The Roar
The Roar


Is there an ideal business model for NRL clubs?

Raelene Castle is just one of the many women who make the rugby league world turn. (Image: Photosport)
Roar Rookie
23rd February, 2014
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Several NRL clubs have in recent years been forced to develop new ownership and management structures to alleviate the financial difficulties that have threatened their survival.

With player salaries and operating costs escalating each year, the NRL must ensure that clubs are well placed to sustain operations without the need for cash injections and bailouts.

While the NRL cannot interfere with the management of clubs it should be capable of enforcing key financial criteria for clubs, including a requirement to retain sufficient levels of cash to provide a buffer against unforeseen events such as legal cases and players/coaches exercising a get-out clause in their contracts.

The NRL should also evaluate the business models of each club to assess their financial dependencies, resilience and the extent to which the fans are able to engage with their club – whether that be through active involvement in club operations or simply having access to the clubs’ social facilities.

While there are many business models available for a football club, the NRL clubs can basically be grouped into three main categories.

1. Member-owned clubs

There are currently nine member-owned NRL clubs: the Canberra Raiders, Canterbury Bulldogs, Cronulla Sharks, North Queensland Cowboys, Parramatta Eels, Penrith Panthers, St George Illawarra Dragons, Sydney Roosters and Wests Tigers.

Traditionally, the football brand name is attached to two distinct legal entities known as the “Football Club” and the “Leagues Club”.


The Football Club is the company/organisation that conducts footballing operations and employs players, coaches and administration staff to sustain a football team. This company holds the NRL licence and generates revenue from sponsorship, merchandise, gate receipts and television broadcast rights.

The Leagues Club is a non-profit organisation (registered club) and its constitution will state that all revenues (generated from entertainment facilities) must be used for the self-preservation and expansion of the club facilities and to provide financial assistance to the associated Football Club.

The Leagues Club usually operates licensed premises such as restaurants and bars, providing a social home for fans and supporters.

Member-owned clubs rely heavily on entertainment revenues, particularly poker machines. As a result, the clubs can be impacted by changing demographics, gambling legislation and the reputation and perceived image of their bars and restaurants.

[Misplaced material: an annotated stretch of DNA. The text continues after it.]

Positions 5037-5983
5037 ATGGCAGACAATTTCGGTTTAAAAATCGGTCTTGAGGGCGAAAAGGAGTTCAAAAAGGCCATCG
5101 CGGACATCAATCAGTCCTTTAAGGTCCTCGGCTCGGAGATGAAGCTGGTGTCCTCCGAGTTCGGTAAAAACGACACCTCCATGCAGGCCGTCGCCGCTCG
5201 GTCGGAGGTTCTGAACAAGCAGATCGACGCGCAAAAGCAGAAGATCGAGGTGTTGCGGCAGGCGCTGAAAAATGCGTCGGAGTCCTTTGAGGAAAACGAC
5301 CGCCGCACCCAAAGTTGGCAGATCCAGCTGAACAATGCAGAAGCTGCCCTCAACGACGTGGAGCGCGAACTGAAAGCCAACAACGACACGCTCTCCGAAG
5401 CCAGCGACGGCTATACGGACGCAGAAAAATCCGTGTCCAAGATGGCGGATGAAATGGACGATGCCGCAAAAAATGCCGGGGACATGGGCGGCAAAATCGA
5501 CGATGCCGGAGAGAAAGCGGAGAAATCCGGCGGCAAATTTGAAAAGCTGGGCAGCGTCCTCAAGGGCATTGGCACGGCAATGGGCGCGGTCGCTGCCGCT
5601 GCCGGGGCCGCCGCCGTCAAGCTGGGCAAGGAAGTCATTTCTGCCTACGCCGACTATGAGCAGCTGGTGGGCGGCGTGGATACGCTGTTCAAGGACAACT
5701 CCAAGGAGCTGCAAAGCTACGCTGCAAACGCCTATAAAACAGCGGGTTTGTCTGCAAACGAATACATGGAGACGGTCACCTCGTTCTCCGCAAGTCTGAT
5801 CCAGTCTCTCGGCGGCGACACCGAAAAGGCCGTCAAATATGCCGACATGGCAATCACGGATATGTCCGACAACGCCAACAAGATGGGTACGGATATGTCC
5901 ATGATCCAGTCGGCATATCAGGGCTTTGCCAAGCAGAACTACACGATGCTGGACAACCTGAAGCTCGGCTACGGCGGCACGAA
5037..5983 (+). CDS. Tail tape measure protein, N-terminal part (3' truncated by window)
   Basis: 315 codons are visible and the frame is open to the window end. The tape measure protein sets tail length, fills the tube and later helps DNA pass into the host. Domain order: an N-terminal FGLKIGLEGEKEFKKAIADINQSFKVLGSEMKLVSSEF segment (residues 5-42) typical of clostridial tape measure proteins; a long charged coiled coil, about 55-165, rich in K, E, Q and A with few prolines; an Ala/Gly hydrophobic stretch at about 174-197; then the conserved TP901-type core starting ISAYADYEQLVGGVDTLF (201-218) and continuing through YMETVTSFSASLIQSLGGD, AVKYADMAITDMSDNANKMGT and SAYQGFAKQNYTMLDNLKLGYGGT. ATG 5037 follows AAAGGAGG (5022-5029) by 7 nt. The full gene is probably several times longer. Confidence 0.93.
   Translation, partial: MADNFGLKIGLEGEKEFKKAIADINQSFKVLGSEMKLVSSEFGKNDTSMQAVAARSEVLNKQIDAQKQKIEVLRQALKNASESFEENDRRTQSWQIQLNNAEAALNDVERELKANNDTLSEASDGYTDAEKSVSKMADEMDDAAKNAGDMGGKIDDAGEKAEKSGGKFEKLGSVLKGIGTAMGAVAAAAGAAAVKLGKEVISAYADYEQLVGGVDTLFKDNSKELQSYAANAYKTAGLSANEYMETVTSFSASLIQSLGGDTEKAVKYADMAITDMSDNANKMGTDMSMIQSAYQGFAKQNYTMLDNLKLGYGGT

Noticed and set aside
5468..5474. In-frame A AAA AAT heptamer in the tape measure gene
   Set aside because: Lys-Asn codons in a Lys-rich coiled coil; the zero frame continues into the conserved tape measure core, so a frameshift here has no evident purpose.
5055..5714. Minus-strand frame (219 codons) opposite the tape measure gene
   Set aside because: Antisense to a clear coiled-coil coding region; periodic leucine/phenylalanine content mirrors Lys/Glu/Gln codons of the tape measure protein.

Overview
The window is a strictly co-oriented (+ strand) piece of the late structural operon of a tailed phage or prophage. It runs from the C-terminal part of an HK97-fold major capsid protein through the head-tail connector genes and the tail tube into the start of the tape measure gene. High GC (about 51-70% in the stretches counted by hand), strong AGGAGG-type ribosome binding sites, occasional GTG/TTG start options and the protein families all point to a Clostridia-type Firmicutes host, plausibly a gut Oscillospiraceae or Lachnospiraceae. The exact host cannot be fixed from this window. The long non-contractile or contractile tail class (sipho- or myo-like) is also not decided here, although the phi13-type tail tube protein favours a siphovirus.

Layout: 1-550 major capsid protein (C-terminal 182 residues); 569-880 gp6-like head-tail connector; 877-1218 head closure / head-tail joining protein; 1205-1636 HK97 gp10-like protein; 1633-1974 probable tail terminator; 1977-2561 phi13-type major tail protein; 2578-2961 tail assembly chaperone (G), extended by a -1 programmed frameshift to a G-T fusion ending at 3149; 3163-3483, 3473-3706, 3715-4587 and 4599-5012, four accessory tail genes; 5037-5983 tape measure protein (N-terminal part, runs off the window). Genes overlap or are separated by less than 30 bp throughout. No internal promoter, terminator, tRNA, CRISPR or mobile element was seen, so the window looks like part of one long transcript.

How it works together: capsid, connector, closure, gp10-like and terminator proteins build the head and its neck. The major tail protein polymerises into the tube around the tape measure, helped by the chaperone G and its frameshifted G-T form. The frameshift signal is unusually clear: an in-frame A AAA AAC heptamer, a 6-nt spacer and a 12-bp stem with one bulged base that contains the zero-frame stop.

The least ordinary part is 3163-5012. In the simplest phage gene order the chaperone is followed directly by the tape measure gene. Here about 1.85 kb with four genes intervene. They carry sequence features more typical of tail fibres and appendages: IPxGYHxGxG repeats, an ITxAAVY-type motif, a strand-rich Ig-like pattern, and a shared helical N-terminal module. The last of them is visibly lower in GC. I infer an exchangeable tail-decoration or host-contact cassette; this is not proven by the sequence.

2. Privately owned clubs

There are currently five privately owned NRL clubs: the Brisbane Broncos, Gold Coast Titans, Melbourne Storm, Newcastle Knights and New Zealand Warriors.

Unlike the member-owned clubs, these clubs must aim to be financially sustainable from footballing revenues alone such as sponsorship, merchandise, corporate sales, gate receipts and the NRL grant.


The Broncos are the only privately owned club to be publicly listed on the Australian Securities Exchange – coincidentally, they are the only club that has consistently made a profit from footballing operations.

The Brisbane Broncos are also the only privately-owned club to have an associated Leagues Club providing sponsorship, facilities to support footballing operations and a social home for fans.

3. Partially privatised clubs

The South Sydney Rabbitohs and Manly Warringah Sea Eagles are the only partially privatised clubs in the NRL.

These clubs are incorporated as private or unlisted public companies limited by shares, and the equity is split between private investors and the original member-owned “District Football Club” where the members and life members belong.

In the case of Manly Warringah, the associated Leagues Club is also a part owner.

The long-term viability of these clubs is often questioned, mainly due to the complex ownership structure and the differing objectives of the various stakeholders.


This power-share arrangement does satisfy two key objectives that are essential to the long-term success of all clubs.

Firstly, these clubs must aim to derive a profit from footballing revenues alone, which promotes efficiency within the club operations.

Secondly, allowing the members to retain some control over the direction of the club ensures the survival of the club’s home, name, colours and icons that are revered by the fans.

Experts have reported that a club’s dependency on a supporting leagues club and generous financial backers is not sustainable in the long term.

Furthermore, when the brand value of a club is strongly linked to the on-field performance of its football team this will often lead to overspending and runaway debt that can only be cleared by a bailout package.

This is one of the reasons why a second Brisbane NRL team may need to be an existing club promoted from the Queensland Cup,  with a loyal fan-base and corporate sponsors that will not simply dump the team after a few wooden spoons.

There is no evidence to suggest that one business model is superior to the others, though private ownership appears to be a growing trend.


The NRL should therefore keep an eye on the performance indicators and business objectives of all NRL clubs to ensure that they are financially robust while serving the best interests of their fans and the community.